# Retrieve a particular point coordinate from an edge

Hi there,
In Ruby, would you have a clue that could help me to retrieve the x and y coordinate of a point located on a particular z coordinate (for instance 30) along a line starting on (0,0,0) to (10,10,100) ?
Cheers !
Manu

``````x = y = 10.0*(z/100.0)
``````
1 Like

Thanks, it"s so obvious!
What about a line starting from (0,0,0) to (20,45,100) ?
I should look back 30 years ago to my descriptive geometry “knowledge”

Yeah, it does rot with age The general equation of a line from P1 to P2 is

P = P1 + k(P2 - P1), 0.0 <= k <= 1.0

which broken down by component means

px = p1x + k(p2x - p1x)
py = p1y + k(p2y - p1y)
pz = p1z + k(p2z - p1z)

So, solve for k in any one of these equations and plug that into the other two.

In your second example, p1z = 0 and p2z - p1z = 100, so

k = pz/100.0 = 30.0/100.0 = 3.0/10.0

and

px = (3.0/10.0) * 20.0 = 6.0
py = (3.0/10.0) * 45.0 = 13.5

Note: Ruby does integer arithmetic if you don’t make it clear that you want real numbers. That’s why I put “.0” onto each value.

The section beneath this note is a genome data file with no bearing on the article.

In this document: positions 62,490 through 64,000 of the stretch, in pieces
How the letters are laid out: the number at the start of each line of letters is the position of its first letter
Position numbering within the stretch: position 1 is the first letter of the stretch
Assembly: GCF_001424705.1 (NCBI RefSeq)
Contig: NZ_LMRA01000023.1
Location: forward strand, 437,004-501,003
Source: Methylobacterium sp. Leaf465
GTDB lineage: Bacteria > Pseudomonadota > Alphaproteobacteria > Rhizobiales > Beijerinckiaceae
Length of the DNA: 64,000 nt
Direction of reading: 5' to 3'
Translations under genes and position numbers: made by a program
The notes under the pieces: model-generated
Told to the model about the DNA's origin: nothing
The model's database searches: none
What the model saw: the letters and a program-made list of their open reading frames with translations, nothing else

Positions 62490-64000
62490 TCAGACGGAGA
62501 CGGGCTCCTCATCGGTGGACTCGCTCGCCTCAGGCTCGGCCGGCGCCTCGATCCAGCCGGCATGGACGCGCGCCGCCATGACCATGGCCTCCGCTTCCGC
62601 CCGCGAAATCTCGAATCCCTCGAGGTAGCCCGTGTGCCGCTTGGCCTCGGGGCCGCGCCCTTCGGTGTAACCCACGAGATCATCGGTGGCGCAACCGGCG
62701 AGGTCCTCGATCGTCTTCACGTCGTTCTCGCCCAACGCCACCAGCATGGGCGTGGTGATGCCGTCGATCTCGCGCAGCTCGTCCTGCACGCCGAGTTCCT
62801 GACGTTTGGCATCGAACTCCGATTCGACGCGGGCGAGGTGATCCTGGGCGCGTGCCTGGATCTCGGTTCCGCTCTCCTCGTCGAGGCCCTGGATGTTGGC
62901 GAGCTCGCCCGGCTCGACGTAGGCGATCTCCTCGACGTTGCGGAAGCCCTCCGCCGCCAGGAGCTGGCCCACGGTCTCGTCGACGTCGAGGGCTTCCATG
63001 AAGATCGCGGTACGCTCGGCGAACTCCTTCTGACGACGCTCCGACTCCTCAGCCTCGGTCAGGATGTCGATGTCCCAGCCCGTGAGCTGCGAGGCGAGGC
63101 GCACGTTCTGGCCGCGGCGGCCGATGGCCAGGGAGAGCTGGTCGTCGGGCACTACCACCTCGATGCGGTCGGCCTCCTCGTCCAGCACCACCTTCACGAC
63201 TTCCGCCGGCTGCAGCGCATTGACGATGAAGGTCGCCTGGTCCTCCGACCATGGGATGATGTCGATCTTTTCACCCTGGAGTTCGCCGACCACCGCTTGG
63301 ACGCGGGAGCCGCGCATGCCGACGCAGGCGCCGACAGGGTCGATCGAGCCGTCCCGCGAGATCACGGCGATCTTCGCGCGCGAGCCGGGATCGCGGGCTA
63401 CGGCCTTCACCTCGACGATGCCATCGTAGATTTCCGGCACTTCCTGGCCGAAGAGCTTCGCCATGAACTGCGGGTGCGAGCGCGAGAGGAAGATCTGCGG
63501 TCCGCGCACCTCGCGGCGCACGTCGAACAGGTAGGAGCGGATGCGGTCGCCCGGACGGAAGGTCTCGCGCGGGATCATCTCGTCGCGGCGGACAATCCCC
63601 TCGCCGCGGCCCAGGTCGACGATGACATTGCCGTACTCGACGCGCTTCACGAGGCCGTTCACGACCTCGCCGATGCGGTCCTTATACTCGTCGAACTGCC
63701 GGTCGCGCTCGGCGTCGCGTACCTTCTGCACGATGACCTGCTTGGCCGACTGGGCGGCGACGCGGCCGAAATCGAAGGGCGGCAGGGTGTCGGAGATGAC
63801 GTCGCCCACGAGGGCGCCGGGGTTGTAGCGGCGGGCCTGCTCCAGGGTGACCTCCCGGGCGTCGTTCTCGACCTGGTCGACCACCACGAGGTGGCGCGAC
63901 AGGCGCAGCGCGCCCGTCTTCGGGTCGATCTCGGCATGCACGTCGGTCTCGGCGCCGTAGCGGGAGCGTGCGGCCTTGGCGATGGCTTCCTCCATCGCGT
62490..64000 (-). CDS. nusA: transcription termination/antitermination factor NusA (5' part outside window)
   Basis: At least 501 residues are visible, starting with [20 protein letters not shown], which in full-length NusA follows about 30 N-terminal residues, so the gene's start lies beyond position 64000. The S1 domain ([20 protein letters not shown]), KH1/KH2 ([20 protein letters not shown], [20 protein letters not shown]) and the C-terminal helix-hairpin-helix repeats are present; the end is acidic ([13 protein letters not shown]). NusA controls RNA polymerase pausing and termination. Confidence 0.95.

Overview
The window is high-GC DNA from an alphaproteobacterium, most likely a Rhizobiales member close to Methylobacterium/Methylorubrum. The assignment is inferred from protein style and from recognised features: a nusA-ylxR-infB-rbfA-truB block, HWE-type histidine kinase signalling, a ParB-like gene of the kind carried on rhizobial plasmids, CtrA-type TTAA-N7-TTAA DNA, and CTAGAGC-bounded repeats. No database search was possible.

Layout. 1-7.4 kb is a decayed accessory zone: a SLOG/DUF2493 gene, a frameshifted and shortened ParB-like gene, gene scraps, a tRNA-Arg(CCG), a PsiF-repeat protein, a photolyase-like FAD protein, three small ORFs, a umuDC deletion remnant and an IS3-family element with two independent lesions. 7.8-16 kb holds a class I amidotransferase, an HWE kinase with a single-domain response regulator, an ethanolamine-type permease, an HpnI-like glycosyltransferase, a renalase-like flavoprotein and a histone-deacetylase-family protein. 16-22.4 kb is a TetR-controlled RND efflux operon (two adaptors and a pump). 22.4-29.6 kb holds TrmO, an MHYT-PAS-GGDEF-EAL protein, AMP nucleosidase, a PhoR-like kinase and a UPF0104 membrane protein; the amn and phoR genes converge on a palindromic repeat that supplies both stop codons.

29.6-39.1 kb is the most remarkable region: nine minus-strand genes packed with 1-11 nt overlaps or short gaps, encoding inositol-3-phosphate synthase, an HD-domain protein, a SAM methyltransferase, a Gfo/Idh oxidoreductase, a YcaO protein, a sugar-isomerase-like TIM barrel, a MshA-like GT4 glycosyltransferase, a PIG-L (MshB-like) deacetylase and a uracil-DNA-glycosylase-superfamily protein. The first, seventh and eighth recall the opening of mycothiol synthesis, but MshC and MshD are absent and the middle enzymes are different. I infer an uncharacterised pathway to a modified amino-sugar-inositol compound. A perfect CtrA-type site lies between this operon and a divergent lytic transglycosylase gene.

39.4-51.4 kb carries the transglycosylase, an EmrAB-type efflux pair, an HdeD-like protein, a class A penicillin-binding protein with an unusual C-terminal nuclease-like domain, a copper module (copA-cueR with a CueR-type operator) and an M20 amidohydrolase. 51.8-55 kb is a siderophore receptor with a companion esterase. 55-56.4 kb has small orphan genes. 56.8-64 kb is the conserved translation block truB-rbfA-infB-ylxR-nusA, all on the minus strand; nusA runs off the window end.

``````# Given an edge object
line = edge.line
# or from arbitrary points ...
# line = [Geom::Point3d.new(0,0,0), Geom::Point3d.new(20,45,100)]
plane = [Geom::Point3d.new(0, 0, 30.0), Z_AXIS]
point = Geom::intersect_line_plane(line,plane)
# Lastly test that point is non-nil for success.
``````
1 Like

Just to be 100% clear, what @DanRathbun showed uses methods from the SketchUp Ruby API, not simply Ruby. Depending on what else you are doing, his way might be more compatible with the rest of your code. Also, since the API methods are often wrappers around a compiled C routine, if this calculation is done in a loop for a lot of points, using the API might be faster.

``````line = [Geom::Point3d.new(0,0,0), Geom::Point3d.new(10,10,100)]